Troopers To Test License-Plate Scanners On Turnpike
Ohio State troopers are planning a four-month test of optical scanners that the vendor claims can accurately read license plates on moving vehicles. The state Controlling Board released $61,000 in federal grant money for the test program, after which the State Highway Patrol will report to the state legislature.
Some lawmakers and civil liberties groups have expressed concern over the system, which they say could be abused and allow tracking of innocent citizens. Capt. John Born of the highway patrol said those fears were unfounded because queries would be immediately checked against the National Crime Information Center database and then deleted; storing the data would be technically unworkable given the current infrastructure.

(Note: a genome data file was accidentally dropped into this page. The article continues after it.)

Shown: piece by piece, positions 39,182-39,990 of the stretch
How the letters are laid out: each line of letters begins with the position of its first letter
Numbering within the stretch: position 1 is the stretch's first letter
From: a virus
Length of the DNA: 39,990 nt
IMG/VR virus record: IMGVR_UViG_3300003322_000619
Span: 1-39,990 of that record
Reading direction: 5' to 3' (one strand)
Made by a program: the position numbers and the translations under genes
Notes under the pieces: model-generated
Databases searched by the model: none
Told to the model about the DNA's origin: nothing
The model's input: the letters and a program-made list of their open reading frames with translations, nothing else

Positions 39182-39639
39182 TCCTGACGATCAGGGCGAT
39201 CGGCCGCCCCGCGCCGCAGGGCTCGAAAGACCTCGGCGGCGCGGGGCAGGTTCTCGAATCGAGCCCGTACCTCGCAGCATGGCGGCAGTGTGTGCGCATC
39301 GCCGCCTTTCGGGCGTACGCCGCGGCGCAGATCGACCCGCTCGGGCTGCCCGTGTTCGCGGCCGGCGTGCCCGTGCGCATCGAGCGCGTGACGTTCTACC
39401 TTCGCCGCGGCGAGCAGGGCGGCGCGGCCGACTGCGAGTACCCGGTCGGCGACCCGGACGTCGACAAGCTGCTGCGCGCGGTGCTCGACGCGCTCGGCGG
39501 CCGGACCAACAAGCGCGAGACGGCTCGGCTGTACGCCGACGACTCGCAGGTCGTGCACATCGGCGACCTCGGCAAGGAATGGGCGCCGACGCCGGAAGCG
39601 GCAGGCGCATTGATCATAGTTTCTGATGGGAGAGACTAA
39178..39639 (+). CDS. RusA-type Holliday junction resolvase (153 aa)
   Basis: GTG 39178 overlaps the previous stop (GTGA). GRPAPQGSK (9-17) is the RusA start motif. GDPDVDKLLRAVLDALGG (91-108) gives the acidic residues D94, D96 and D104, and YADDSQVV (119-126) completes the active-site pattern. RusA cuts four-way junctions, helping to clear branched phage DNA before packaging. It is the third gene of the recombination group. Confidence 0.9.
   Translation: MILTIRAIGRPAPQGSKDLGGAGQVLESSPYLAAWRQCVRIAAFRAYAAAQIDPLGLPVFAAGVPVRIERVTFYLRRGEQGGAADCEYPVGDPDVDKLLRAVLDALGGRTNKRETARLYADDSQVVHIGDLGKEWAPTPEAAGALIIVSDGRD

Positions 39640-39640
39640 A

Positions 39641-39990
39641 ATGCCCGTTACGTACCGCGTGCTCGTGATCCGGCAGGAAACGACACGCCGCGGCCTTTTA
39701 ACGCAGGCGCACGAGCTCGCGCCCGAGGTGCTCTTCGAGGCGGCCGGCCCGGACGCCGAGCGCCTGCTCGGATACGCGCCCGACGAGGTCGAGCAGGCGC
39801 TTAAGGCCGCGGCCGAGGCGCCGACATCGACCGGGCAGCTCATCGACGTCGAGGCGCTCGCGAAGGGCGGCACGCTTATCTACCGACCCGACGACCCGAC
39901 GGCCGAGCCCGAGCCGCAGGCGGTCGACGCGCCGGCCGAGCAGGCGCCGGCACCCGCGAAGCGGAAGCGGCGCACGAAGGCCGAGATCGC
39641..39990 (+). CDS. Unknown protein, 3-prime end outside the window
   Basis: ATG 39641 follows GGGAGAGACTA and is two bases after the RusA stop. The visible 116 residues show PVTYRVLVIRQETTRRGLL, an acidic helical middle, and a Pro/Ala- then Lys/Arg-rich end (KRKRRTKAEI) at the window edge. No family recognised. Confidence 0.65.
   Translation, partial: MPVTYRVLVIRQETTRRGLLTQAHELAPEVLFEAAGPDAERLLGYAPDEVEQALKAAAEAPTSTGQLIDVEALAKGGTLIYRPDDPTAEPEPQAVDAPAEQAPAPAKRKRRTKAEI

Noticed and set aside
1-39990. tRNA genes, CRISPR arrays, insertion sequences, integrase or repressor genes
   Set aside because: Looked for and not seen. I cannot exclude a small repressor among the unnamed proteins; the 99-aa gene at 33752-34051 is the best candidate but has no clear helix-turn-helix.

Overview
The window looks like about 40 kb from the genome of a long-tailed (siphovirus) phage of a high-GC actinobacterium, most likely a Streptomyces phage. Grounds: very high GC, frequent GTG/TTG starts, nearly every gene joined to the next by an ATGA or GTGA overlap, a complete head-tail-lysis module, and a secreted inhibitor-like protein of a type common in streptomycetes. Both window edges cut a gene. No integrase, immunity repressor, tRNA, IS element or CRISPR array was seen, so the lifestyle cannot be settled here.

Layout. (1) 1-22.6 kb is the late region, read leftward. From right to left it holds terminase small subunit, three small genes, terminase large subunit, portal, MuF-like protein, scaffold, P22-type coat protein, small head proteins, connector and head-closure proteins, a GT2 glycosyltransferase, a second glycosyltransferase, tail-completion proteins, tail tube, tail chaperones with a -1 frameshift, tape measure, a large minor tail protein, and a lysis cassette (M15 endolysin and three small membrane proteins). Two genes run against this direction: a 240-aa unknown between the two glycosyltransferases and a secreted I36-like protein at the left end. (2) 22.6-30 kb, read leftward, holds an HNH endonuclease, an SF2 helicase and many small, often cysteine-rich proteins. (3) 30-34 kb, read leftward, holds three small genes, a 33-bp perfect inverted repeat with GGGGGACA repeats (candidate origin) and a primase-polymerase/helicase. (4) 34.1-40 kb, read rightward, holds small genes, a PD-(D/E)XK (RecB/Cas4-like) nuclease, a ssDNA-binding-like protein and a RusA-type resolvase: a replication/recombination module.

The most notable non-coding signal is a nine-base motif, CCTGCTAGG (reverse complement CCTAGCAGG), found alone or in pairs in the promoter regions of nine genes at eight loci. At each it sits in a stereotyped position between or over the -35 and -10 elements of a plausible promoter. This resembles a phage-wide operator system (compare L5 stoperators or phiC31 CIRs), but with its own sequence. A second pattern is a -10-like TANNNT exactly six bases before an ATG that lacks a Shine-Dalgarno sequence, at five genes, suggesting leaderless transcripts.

The test program will involve scanning devices from the Italian company Elsag set up at two highway entry gates, and two mobile scanning devices to be used in troopers’ cruisers. Troopers would be required to visually verify the license plate number before pulling the suspect vehicle over.
Ohio Highway Patrol last year recovered 855 stolen vehicles, but superintendent Col. Paul McClellan said the system could also aid in preventing more serious criminal activity such as the I-270 sniper shootings.
Despite the current criticism, McClellan said the Highway Patrol would face even more controversy if it did not explore every legal technology that could aid law enforcement.
Abstracted by the National Law Enforcement and Corrections Technology Center(NLECTC) from theColumbus Dispatch (06/08/04) P. 5B; Niquette, Mark .